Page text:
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Meatless Monday: The Vegucation of Marisa Miller Wolfson

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The writer, director, editor of the documentary Vegucated did not descend "from the planet Vega to convert the mere earthling." Marisa Miller Wolfson started out as a midwest girl with a fondness for bacon. Along the way, she became "a professional eco-nudger" and dedicated vegan. How? "It didn't take much," Wolfson recalls. It took seeing a film about "the horrors of industrial agriculture."

Wolfson's heart and mind were set. But she still had to go through a vegan learning curve, her vegucation, from how to stock her refrigerator to dealing with being called "a plastic shoe-wearing radical." By her mother.

Vegucated
distills these and other challenges for three New Yorkers over six weeks as they try to go vegan in a country "that's not quite ready for that."

Wolfson used the 2004 fast food documentary Supersize Me as a template, with Morgan Spurlock "putting himself through this experiment and we all get to watch." With Ellen, Brian and Tesla, Vegucated's cast, "we didn't know what these guys would do. We took a risk." A big risk. Wolfson had no prior film experience. Neither did Mary Max, Vegucated's executive producer and the founder of the eco-nonprofit Kind Green Planet.

Filmmaking requires its own learning curve and the road to Vegucated was potholed with logistical nightmares and "helpful, yet painful feedback." Wolfson sighs. "If I had known what I would have to go through to make this happen, I don't know if I would have done it. Thank goodness I didn't know."

Vegucated
has become a digital bestseller and Wolfson treasures every tweet and e-mail from people who've seen the film and "are making a change as a result. It's the most exciting part."

The hardest part? For Wolfson, for the cast and for her audience, "What really hit them in the gut and make a change is the animal component." Vegucated's tipping point comes after her cast visits a farm. Wolfson focuses on their grim faces on their drive home. Their horror, their disbelief is as powerful as the in-your-face animal cruelty footage that convinced Wolfson to go vegan.

She screened Vegucated in her home town, within an hour's radius of 84 factory farms. "It's cow country, that's the culture," she says. "There was none of the defensiveness I had expected. People have been really responsive." That includes her family. "I can tell I'm hitting past the vegan choir."

The vegan choir, in fact, has been giving some pushback. "Some of the vegan community are disappointed at the end when everyone's not a hundred percent vegan." Wolfson shrugs. "It was not at all a surprise that Tesla had a struggle, that she still has struggles. It reflects truth, reality, for a lot of people. I was thrilled everyone stuck with it for six weeks. I'm more about celebrating the victories than criticizing the shortcomings."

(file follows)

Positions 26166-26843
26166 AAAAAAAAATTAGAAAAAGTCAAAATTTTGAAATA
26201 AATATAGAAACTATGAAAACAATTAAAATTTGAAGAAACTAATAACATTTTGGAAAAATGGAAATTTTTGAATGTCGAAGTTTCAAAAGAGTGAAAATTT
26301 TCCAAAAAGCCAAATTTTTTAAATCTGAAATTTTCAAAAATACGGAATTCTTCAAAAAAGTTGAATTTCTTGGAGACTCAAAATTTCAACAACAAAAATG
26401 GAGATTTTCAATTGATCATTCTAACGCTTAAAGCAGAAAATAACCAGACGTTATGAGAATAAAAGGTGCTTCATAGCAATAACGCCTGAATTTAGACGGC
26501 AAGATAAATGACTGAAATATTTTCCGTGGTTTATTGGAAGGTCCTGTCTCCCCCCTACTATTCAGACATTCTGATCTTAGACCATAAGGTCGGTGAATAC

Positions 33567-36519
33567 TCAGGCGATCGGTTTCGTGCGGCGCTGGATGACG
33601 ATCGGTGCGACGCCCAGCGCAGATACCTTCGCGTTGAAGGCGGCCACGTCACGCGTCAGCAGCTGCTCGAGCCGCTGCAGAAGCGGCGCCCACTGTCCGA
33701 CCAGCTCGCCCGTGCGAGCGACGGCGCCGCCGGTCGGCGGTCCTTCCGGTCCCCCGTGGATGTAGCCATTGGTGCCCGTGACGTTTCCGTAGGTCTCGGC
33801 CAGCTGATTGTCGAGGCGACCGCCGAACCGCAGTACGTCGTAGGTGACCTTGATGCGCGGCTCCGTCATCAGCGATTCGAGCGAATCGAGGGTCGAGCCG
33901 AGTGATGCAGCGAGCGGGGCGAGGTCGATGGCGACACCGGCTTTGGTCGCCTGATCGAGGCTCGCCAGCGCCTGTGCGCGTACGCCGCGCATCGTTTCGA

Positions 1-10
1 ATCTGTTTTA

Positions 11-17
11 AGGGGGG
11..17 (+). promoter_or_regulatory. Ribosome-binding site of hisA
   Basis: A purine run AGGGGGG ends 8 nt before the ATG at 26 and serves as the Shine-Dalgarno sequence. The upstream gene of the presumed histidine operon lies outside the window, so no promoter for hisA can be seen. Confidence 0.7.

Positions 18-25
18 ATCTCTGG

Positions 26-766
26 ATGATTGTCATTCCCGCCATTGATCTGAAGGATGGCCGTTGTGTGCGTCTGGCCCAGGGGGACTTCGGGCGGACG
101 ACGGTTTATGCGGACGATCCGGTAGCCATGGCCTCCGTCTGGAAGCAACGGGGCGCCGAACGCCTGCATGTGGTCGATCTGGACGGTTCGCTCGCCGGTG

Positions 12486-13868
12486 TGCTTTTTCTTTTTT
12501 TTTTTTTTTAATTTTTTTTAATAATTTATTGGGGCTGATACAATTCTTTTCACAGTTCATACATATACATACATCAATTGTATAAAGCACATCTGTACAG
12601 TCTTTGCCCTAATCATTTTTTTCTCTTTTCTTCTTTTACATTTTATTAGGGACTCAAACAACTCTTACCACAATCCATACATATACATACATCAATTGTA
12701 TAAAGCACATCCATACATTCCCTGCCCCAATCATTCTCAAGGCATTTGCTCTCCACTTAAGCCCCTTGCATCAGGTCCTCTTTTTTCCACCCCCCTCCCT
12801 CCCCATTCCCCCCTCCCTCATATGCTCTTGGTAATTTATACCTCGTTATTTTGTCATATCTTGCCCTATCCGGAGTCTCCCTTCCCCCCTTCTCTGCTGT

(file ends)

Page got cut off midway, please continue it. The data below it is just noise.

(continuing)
Wolfson wants to celebrate your victories, too. She's launching the Vegucated Challenge, an e-mail coaching program for anyone looking to make the switch to a plant-based diet. Like PCRM's Vegan Kickstart, it provides daily e-mail tips and support, not just from Wolfson but from other members of the vegan community. We can all help -- and vegucate -- each other.

One of Wolfson's favorite tips? Embrace the new. "Instead of thinking, I can't have this or that, think of exciting things you get to try. I had never had kale or quinoa -- they're my favorites now. Even if you're not ready to go vegetarian, just start eating the new stuff and naturally, you'll start eating less of the animal stuff."

"Some people say it's crazy and I could never do that, it's too extreme," says Wolfson. "If you had a good enough reason, you could do anything."


Vegucational Kale and Quinoa

I created this speedy, simple dish with Marisa Miller Wolfson in mind. It features two -- no, three -- of her vegan faves -- quinoa, kale and nutritional yeast. Vegucate yourself -- nutritional yeast is not weird. It provides a big B-12 boost and terrific cheesy flavor sans animal. What's not to love?

Tart this dish up with a handful of your favorite chopped herbs, pair it with grilled vegetables or tempeh or serve with a salad.

1 cup quinoa, rinsed in and drained
2 cups water or vegetable broth
⅓ cup pine nuts
2 tablespoons olive oil
2 cloves garlic, chopped
1 pinch red pepper flakes
1 big bunch kale (about 3 cups), tough sterms removed, leaves sliced into skinny bite-sized ribbons
2 tablespoons nutritional yeast
1/2 cup white wine
sea salt and fresh ground pepper to taste

In a medium-sized pot, bring water or vegetable broth to boil. Add quinoa. Reduce heat to low and cover. Cook quinoa for about 12 to 15 minutes or until all liquid is absorbed and quinoa is plumped. Remove from burner and set aside to cool.

Place a large dry skillet over medium-high heat. Add pine nuts. Toast nuts, stirring or give pan a shake every few minutes, until nuts are golden brown and smell luscious and buttery, about 5 minutes.

Pour pine nuts into a small bowl and set aside.

Pour the olive oil into the skillet and return to heat.

Add chopped garlic and cook, stirring, until garlic turns soft and golden, about 5 minutes.

Add kale by the handful and stir until kale is just wilted, 3 to 5 minutes.

Stir in quinoa, nutritional yeast wine and season to taste. Cook another few minutes or until heated through. Add pine nuts and toss to combine.

Serves 4.

Doubles like a breeze.

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